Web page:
The Celtic Harp appears on the Irish and British Coat of Arms and this fourteenth-century harp is still visible in present-day currency. Harpists were considered the counselors to Kings and honored with wealth and titles in ancient times. Often, Irish troops consulted the Harpist before leaving for war, and the Harpist led the battle and would sing songs of victory. Therefore, the harp was essentially lighter weight to be carried easily in battle. 

It is a triangular frame harp, traditionally carved out from a single piece of wood, generally willow. And are decorated with intricate fancy ornamentation. The player uses his left hand to pluck the 27- 40 number of strings and the technique is described as extremely difficult to learn.

Celtic harps can reach weights of up to 24 Pounds (10 kgs) and heights of 1 meter.

The sound of the Celtic harp is likened to a rich and full loud bell. The Wire strings on the upper part of the harp create a tinkling, sweet sound that is noticeably different from other varieties of harps.

Lap Harps

Smaller harps designed for children were named Lap Harps due to their size and usage. Although smaller in size that does not compromise on their sound quality. Also known as Psaltery, these harps are portable and cheap but create a heavenly sound of tranquility.

These smaller harps are increasing in popularity today due to economic options and portability and are used by street musicians or travelers today who love to continue their hobbies while travelling.

This brilliant little instrument consists of 22 strings and weighs around 2 – 3.5 kg (5 pounds) and sometimes comes with an optional shoulder strap for ease of transport.

Paraguay and South American Harps

The Paraguayan harp also called the South American Harp; is the National musical instrument of Paraguay and is used in traditional dances of South America. It consists of 32 – 46 strings according to designs and uses tropical wood like pine and cedar in construction. Played using fingernails, this harp stands tall at around 5 feet and weighs a substantial 10 pounds (5 kgs).

South American harps have two main families; Llanera and Paraguayan harps. Llanera harps are the larger variety and are played standing, while the Paraguayan harp is smaller and compacted to be played sitting on a bench. The Paraguayan is much taller but light weight, and conveys a more responsive sound.

Electric Harps

These harps use electricity and similar to an electric guitar, are played through an amplifier.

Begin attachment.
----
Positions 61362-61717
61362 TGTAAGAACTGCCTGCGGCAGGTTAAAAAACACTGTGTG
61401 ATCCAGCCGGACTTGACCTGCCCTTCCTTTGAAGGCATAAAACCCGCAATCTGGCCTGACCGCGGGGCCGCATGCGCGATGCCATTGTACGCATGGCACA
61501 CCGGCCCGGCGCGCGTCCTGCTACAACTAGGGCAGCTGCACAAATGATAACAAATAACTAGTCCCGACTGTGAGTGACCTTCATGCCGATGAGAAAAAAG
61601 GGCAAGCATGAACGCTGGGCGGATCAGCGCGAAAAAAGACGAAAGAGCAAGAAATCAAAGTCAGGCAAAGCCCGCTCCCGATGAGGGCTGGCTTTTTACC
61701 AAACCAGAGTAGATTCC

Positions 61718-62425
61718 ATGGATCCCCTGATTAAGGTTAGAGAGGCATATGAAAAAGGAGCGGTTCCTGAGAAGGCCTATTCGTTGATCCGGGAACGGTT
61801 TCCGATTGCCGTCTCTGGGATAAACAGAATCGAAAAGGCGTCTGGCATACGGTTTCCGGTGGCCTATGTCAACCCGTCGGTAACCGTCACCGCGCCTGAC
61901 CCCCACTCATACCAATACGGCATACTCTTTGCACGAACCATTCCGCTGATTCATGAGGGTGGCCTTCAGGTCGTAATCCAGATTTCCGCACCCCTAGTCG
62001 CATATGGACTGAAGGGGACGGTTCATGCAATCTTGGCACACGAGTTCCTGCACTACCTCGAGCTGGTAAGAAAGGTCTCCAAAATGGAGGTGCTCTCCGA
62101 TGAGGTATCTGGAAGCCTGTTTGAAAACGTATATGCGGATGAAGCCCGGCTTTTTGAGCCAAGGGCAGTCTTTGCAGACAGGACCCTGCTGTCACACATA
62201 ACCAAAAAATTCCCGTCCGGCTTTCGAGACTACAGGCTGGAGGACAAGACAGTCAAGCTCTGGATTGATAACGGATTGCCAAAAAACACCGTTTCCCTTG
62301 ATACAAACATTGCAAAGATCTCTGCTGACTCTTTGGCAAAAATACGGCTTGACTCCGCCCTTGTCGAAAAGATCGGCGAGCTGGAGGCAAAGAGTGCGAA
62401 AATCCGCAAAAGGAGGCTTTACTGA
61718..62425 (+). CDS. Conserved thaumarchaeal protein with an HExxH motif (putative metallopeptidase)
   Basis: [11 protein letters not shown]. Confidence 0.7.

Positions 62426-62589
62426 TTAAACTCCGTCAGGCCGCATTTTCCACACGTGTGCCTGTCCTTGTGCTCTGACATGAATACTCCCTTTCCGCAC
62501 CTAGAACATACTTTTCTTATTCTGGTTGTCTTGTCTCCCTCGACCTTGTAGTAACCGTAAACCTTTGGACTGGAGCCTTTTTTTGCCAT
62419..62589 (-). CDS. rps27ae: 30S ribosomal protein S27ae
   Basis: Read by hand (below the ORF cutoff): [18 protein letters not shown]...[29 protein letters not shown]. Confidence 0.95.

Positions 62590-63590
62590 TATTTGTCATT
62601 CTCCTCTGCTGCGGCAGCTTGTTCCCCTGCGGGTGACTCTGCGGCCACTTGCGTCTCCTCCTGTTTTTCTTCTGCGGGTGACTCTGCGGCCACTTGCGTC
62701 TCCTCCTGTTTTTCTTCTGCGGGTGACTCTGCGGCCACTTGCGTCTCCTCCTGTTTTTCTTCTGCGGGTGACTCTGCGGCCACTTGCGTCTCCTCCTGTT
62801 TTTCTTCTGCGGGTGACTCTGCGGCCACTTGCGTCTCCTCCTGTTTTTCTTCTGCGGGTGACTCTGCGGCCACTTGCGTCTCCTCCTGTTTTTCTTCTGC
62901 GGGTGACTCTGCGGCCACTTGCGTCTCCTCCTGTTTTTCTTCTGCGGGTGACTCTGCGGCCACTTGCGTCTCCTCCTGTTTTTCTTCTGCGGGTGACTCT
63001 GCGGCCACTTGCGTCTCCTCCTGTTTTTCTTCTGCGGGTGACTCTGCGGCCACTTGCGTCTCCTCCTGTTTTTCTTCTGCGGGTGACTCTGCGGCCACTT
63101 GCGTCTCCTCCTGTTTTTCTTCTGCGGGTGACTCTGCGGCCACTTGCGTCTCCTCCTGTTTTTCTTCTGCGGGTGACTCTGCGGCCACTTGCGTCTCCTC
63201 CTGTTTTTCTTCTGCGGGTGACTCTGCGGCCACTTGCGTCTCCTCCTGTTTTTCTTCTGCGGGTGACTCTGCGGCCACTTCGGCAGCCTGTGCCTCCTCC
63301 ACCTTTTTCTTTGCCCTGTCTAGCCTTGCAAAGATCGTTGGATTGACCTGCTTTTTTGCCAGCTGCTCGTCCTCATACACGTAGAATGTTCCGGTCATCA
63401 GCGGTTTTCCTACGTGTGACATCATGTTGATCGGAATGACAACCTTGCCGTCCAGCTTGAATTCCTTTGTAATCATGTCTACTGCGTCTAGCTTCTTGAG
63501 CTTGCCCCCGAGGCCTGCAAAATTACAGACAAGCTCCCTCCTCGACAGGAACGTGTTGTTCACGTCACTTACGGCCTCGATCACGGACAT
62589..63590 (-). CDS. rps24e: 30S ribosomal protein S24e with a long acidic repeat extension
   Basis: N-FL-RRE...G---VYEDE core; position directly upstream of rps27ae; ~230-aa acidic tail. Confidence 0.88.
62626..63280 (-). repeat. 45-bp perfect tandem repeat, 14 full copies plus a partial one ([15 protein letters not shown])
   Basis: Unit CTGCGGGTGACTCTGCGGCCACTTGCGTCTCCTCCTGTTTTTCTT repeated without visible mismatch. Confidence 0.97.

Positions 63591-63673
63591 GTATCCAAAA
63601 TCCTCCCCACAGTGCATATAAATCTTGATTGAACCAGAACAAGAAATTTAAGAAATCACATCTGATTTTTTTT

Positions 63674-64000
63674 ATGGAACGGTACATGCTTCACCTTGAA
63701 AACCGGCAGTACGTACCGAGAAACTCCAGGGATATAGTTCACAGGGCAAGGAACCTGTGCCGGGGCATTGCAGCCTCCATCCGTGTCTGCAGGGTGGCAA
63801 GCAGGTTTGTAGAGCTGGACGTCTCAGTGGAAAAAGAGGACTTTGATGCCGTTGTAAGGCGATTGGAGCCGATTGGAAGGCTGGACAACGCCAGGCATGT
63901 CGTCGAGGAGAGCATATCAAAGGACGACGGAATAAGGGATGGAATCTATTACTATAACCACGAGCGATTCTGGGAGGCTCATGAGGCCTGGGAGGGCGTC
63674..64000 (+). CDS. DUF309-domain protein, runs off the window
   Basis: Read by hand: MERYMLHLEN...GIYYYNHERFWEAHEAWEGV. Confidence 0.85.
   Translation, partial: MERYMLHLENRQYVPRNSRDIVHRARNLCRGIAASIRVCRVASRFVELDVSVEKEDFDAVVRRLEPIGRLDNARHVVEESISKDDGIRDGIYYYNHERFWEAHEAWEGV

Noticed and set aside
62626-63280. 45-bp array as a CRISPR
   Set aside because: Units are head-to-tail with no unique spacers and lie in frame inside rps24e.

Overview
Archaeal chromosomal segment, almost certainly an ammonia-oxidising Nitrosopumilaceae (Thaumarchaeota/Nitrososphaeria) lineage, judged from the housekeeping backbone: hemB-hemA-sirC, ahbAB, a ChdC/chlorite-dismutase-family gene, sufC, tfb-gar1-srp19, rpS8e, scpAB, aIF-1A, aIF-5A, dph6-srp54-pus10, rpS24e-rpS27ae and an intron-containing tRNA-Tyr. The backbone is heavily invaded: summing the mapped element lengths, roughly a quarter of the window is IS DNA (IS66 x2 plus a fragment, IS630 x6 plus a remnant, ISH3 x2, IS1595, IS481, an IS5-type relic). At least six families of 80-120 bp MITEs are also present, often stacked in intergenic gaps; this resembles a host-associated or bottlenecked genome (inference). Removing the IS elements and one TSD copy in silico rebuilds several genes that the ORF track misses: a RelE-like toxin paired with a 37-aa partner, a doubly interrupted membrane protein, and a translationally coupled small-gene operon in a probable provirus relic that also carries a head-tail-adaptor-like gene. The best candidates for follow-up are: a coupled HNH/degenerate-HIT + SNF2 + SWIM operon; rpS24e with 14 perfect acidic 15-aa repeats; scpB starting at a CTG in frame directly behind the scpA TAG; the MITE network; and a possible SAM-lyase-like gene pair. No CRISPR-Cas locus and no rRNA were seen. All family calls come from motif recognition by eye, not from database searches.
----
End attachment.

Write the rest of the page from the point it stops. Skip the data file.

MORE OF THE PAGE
Electric harps gained recognition recently due to musicians such as Kiki Bello, The Harp Twins, and Andreas Vollenweider. Kiki Bello a Colombian artist who created over 40 songs using the electric harp in his compositions. The Harp Twins performed rock and pop versions with Electric Harps.

Most electric harps weigh within the range of 3 to 14 pounds and have a shoulder harness to enable ease of use. The number of strings varies from 24 – 36 strings. There are levers on every string.

These harps allow a wide variation of music genres since they can be processed electronically and preferred by music bands and groups who play on a stage.

Travel Harps

The smallest harps were designed for children or beginners to learn, but most experienced harpists too love being able to have an additional harp to carry around during travel. It makes an ideal candidate for music lovers to engage in their pastimes at all times.

Most travel harps are string with 22 – 28 strings and weigh around 13 – 17 pounds. They are generally shorter and lighter in size and include features that make them as compact as possible.

However, one perceived issue is that reducing the size of the harp also lowers the volume and at times these harpists struggle to be heard. 

Manufacturers usually include the option of a shoulder strap for this type of harps.


Harps are one of the largest instruments in an orchestra and have been around for centuries. It is a member of the Chordophone family string instruments and comes in all varieties and sizes, that have been adapted to suit our busy lifestyles of today. 

Selecting the best harp to fit your requirements depends on the music genre you love and what you intend as its use.